Columbia Students Take Campus Rape Into Their Own Hands

Last week, a list of names entitled “Sexual Assault Violators on Campus” appeared on the wall of a women’s restroom at Columbia University. The list was subsequently removed by school officials, however, it quickly reappeared several times in the bathroom of a different building, this time more glaringly titled “Rapists on Campus“.

The Columbia “Rapist List” is not the first instance of students publicly outing alleged rapists in an attempt to change the way sexual assault cases are handled on their campuses. Hearkening back to a similar incident at Brown University in 1990 that involved a list of as many as 30 names emblazoned on restroom walls, the Columbia list is a pointed effort to push the administration to adopt more effective policies on sexual violence. Columbia officials have said they are treating the first incident as graffiti, which implies that students will face serious disciplinary and possible legal consequences if caught.

The decision to publicly out a rapist is a complicated one: While naming your rapist on social media or to the press can get you into trouble with your school administration or law enforcement—as it did  in 2012 for University of North Carolina student Landen Gambill, who named her rapist in an interview with a journalist and was subsequently threatened with expulsion—feminists such as Jessica Valenti have called the act “straight up heroic.”

Making the world more uncomfortable for rapists—letting them know that there will be consequences that include public shaming—is something I’m entirely at ease with.

But even knowing the potential consequences for their actions, it’s little wonder that Columbia students are fed up with their school administration to the point of taking matters into their own hands; they’ve been taking action against campus sexual assault for months without seeing any real change. For example, in response to an incriminating report outlining three poorly handled cases of sexual assault, the university promised to address the problem and improve its policies. Months after Columbia’s president, Lee Bollinger, issued a statement promising to “hold accountable students who violate university policies” and release anonymous, aggregate data revealing information about the gender-based crimes committed on campus, little had changed.

Unsatisfied with the administration, a group of 23 students filed a federal complaint last month against Columbia, alleging violations of Title IX, Title II and the Clery Act. (Title IX prohibits gender-based discrimination and the Clery Act requires colleges and universities to disclose information about crimes committed on campus; both offer recourse to students who suffer sexual assault. Title II is a part of the Americans with Disabilities Act). The more than 100-page complaint cited numerous examples of such violations, including unequal treatment of sexual assault survivors and alleged perpetrators, serial offenders remaining on campus after receiving little to no punishment, and LGBTQ+ students facing discrimination in counseling, advising and other aspects of campus life.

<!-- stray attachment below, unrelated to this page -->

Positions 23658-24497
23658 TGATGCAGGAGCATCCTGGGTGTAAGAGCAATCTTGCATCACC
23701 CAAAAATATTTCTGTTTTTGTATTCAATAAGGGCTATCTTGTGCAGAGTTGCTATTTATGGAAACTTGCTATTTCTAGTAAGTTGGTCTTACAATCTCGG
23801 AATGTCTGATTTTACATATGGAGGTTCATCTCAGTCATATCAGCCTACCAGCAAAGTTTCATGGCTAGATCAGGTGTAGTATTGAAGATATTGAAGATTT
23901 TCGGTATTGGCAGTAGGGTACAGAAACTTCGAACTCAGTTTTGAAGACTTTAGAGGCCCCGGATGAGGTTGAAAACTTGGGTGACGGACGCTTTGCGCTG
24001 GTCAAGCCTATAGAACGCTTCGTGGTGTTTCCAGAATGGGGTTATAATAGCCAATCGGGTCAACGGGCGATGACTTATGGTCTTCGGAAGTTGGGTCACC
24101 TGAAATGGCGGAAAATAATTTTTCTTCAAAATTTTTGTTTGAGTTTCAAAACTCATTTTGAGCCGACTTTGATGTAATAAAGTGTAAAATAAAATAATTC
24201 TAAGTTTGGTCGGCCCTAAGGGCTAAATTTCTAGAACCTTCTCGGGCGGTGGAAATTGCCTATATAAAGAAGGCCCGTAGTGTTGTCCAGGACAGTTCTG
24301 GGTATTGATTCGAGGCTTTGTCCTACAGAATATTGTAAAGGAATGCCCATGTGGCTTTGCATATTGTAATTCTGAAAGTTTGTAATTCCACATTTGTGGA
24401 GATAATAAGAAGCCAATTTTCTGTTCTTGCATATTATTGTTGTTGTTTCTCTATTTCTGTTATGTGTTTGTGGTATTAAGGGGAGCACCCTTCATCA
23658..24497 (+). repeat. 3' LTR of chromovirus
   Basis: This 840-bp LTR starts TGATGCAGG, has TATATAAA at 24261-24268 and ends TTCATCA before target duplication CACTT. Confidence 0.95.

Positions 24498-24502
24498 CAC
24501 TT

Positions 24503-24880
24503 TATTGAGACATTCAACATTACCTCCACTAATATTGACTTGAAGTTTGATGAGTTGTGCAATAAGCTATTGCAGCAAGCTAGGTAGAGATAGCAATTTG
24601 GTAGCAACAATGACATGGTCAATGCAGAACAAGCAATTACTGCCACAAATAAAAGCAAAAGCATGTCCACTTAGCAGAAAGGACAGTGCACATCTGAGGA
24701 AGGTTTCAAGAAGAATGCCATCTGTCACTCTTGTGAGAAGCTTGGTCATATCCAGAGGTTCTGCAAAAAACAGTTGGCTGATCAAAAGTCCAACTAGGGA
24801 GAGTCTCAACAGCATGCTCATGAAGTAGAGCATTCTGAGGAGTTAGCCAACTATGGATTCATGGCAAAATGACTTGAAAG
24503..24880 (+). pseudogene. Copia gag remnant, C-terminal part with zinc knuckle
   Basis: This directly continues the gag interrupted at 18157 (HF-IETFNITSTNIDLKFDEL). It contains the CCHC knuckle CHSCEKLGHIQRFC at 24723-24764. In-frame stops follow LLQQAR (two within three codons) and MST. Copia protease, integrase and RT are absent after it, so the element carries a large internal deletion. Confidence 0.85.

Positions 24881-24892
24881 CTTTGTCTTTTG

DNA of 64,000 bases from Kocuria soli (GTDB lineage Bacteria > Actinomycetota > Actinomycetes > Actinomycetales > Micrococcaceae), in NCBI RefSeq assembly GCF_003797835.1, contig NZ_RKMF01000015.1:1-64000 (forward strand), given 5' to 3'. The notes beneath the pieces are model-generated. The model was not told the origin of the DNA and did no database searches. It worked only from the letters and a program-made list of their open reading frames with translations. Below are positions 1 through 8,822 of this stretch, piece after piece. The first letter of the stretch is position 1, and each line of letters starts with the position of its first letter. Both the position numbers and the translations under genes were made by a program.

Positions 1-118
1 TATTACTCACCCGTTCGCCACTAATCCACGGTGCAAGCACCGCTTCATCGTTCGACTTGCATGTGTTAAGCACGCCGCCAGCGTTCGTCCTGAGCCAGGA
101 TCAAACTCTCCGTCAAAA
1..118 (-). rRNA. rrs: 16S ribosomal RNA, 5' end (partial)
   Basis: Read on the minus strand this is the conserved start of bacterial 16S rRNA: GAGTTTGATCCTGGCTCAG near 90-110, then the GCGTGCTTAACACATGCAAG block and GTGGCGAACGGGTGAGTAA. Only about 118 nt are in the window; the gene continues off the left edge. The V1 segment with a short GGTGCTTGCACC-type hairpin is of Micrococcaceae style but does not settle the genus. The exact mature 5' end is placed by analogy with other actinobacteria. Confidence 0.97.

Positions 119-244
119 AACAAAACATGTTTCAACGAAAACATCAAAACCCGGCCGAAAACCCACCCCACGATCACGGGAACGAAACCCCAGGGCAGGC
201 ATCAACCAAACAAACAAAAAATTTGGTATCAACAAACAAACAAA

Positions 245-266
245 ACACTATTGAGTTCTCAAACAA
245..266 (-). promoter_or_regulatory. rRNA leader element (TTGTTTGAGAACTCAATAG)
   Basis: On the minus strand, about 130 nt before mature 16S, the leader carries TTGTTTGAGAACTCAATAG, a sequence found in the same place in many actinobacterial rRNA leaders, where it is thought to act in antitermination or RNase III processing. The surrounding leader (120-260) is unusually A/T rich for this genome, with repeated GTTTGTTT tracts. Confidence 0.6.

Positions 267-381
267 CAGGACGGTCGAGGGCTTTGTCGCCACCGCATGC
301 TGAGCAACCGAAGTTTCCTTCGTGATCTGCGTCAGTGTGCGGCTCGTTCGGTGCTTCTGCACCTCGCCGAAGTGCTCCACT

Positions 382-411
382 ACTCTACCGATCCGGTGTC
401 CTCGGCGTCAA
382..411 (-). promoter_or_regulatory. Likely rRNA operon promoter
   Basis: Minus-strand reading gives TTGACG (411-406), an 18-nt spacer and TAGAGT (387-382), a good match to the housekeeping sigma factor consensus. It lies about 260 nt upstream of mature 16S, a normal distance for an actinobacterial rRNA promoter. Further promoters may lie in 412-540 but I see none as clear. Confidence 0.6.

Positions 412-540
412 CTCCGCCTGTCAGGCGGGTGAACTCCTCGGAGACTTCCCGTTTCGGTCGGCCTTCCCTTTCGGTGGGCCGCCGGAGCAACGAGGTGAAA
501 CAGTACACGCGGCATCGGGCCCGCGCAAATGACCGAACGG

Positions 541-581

“Filing now is a way of saying we’re not going to back down,” Marybeth Seitz-Brown, one of the Columbia students behind the complaint, told the Columbia Spectator. “This is the last resort—it’s time to get the law involved.”

As Seitz-Brown says, students’ attempts to work with their college or university’s administration to develop better sexual assault policies often meet extremely frustrating ends, and schools like Columbia tend to make promises they don’t keep as a way to save face. However, the tide may be slowly turning: The Obama administration has stepped up its efforts to combat campus rape this year, creating a White House Task Force to Protect Students from Sexual Assault, releasing a moving PSA and launching a federal investigation into 55 colleges and universities that may have mishandled sexual violence cases. In keeping with the White House’s promise to make sexual assault policy more transparent, the list of schools is available to the public, and includes prestigious institutions such as Harvard University, Princeton University, UC Berkeley and the University of Southern California.

The progress in the White House, as well as nationwide efforts to call out schools that put their students’ health and safety at risk, are largely a result of student activism. And though the Columbia students’ current vigilante campaign against campus rapists is unfortunately more likely to get them in trouble than the alleged rapists, it draws necessary attention to Columbia’s lacking sexual assault policies. The fact that students have resorted to public shaming points to a serious gap in their trust in the administration’s ability to effectively handle sexual violence cases. Moreover, it contributes to the broader narrative centering on the widespread unacceptable responses to campus rape nationwide. We applaud student activists everywhere for taking on this crisis.

Learn more about the campus sexual assault epidemic in the Winter/Spring 2014 issue of Ms.

Photo of Columbia University courtesy of Flickr user In Sappho We Trust licensed under Creative Commons 2.0





Rachel Kassenbrock is a writer who works at the Feminist Majority Foundation and blogs for Ms. Follow her on Twitter at @rkassenbrock.